Yes, you need the dreaded DRS to get alongside into One but if you can then hang on round the outside you can almost make the pass into Two. But, even if you don’t, you push the car ahead wide and compromise his exit so you can sit in his slipstream through Three and hopefully get the job done into Four – and even if that doesn’t work you can play chicken on the run to Five!

Overtaking should never be a simple thing...

By the way, when oh when did we start calling locked brakes ‘under rotating’? Those F1 folk just love to make their world as complicated as it can be!

**

Do you agree with Tiff about a budget cap for F1? Have your say in the comments below, or join our live chat to argue your case:

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Comments (22)

  • I call bullsh*t

    If you cap spending, it will only make it harder for the bottom-feeder teams to get competitive.

    Say Mercedes starts off the season with the best car in the field, Sauber dumps their entire budget just to get competitive before Mercedes even spends a dime... they can spend at their leisure while everyone else struggles.

    This is the exact same as the stupid ‘development token’ system they just got rid off.

    The reason it doesn’t work is because throwing money at a problem doesn’t work.

    Design talent and creativity are what build great cars, look at Brawn the year Jenson Button was world champion. They didn’t win because of money, they won because they came up with the genius “double diffuser”.

    Why do you think McLaren-Honda has struggled? Its not for want of funding... its because their development process is shit

    Don’t cut off spending, expand the rules so that we see more unique cars, allow flexibility and experimentation, etc

      2 years ago
    • Love the idea of less regulation to see what teams mi hgt create but it would only serve to spread the field wider apart with even more processional racing.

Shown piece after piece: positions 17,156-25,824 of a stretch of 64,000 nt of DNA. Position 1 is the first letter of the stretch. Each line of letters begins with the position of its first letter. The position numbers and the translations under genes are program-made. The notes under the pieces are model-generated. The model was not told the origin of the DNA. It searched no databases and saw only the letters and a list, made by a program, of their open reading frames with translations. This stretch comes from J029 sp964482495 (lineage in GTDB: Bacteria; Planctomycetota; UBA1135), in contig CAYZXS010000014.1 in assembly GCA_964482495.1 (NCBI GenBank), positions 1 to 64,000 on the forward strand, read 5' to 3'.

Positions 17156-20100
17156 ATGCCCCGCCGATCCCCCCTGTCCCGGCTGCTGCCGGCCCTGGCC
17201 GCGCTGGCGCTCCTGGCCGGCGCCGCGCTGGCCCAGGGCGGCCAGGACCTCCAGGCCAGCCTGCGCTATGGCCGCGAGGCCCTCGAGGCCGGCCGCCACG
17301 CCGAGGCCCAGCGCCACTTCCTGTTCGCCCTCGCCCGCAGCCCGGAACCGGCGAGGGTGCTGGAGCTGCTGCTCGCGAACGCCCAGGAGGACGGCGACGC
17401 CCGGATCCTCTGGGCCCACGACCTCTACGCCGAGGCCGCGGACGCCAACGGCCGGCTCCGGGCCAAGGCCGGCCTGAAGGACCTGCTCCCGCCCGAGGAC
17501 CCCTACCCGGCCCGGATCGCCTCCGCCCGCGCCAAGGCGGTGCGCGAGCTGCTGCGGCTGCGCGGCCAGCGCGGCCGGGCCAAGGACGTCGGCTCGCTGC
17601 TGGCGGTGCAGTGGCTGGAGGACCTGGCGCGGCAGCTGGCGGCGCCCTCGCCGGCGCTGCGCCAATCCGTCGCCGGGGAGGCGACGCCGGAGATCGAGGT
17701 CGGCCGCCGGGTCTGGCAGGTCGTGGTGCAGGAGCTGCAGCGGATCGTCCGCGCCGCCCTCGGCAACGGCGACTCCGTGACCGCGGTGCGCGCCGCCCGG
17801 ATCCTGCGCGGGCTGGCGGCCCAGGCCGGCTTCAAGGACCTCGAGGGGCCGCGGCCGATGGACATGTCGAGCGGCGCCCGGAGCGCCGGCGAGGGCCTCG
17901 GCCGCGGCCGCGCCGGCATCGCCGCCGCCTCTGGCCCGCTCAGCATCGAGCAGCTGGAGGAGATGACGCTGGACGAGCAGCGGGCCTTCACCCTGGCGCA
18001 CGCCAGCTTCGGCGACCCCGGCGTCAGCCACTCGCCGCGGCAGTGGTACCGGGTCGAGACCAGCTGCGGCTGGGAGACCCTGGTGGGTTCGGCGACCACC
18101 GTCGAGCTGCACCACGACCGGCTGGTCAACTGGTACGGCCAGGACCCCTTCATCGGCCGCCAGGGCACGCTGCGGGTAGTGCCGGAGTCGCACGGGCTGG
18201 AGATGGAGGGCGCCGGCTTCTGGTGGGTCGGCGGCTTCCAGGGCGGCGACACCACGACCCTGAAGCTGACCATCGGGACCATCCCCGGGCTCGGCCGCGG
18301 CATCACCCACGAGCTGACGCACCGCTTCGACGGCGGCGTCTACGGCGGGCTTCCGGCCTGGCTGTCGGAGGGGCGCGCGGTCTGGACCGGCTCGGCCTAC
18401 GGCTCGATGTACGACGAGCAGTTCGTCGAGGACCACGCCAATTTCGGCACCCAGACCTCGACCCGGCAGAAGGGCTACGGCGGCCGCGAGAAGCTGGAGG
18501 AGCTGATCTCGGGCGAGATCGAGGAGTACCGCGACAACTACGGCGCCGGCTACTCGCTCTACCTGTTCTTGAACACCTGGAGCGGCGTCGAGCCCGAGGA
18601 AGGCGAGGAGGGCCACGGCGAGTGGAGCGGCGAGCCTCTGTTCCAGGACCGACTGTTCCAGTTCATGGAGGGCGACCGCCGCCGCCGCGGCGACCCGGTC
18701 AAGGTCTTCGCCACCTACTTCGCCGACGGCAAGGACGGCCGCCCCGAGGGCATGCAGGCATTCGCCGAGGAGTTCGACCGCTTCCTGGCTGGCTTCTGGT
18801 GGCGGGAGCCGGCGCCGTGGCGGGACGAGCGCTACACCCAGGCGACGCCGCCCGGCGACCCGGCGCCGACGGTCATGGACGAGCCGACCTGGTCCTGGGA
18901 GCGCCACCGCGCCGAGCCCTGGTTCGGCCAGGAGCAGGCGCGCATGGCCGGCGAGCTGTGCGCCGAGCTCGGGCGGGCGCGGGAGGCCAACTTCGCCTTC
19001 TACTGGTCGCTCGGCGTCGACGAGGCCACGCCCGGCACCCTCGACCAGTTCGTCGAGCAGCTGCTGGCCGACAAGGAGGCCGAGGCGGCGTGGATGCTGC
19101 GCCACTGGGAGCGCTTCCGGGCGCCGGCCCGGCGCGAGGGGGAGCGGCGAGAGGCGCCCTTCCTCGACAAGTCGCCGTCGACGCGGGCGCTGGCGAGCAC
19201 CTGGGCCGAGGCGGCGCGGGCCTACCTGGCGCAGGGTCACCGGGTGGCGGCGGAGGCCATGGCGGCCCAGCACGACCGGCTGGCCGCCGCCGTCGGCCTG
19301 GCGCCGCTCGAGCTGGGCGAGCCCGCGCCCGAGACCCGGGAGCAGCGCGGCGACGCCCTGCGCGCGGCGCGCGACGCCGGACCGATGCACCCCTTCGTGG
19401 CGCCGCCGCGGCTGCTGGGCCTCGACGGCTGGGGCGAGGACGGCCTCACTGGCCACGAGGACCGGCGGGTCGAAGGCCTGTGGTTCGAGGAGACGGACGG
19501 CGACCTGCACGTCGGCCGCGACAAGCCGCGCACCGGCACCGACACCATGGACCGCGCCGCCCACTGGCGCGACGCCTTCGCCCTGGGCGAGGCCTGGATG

2 years ago
    • Pehaps, but the most exciting racing I’ve ever seen was not a one-make race.

      There was a video that went around Drivetribe a while back of a semi-professional race at Bathurst with lightly modified street cars.

      There was a kid in a Honda...

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        2 years ago
  • Nope, remove the cap altogether, you can spend what you like, BUT the higher up the points you are, the further back you start. It can be done, as Vettle proved yesterday. No qualifying, no " fastest car starts at the front bollox" We do it in lots of other race formula. If you think you're the best driver in the world, you prove it from the back, not the front FFS

      2 years ago
    • Sorry but I never want to see 'reverse grid' or 'success ballast' in the premier formula.

        2 years ago
  • Agree with Tiff again...also reduce Aero elements on front wings...

      2 years ago
    • Watch the recent video from Peter Windsor, the rear wing wake does next to nothing to cars behind. The front wing is what produces the bulk of the dirty air, as it along with the bargeboards create almost all of the vortices which are what make...

      Read more
        2 years ago
  • Moto GP works well without salary cap. At least 4 teams a year have at least one win. I also recall some old F1 season (90s) when we had memorable races. Again, basic rules, basic regulations, pure racing.

      2 years ago
    • Works brilliantly because they have to share common ECU. Try getting F1 teams to agree to that!!

        2 years ago
    • Since we have only 3-4 manufacturers, I don't see why this wouldn't work. I remember smth like that was in the works some years ago, so I don't see the reason why not try it.

        2 years ago
  • salary gap does not work tiff plain and simple, they find a way around the rules.

      2 years ago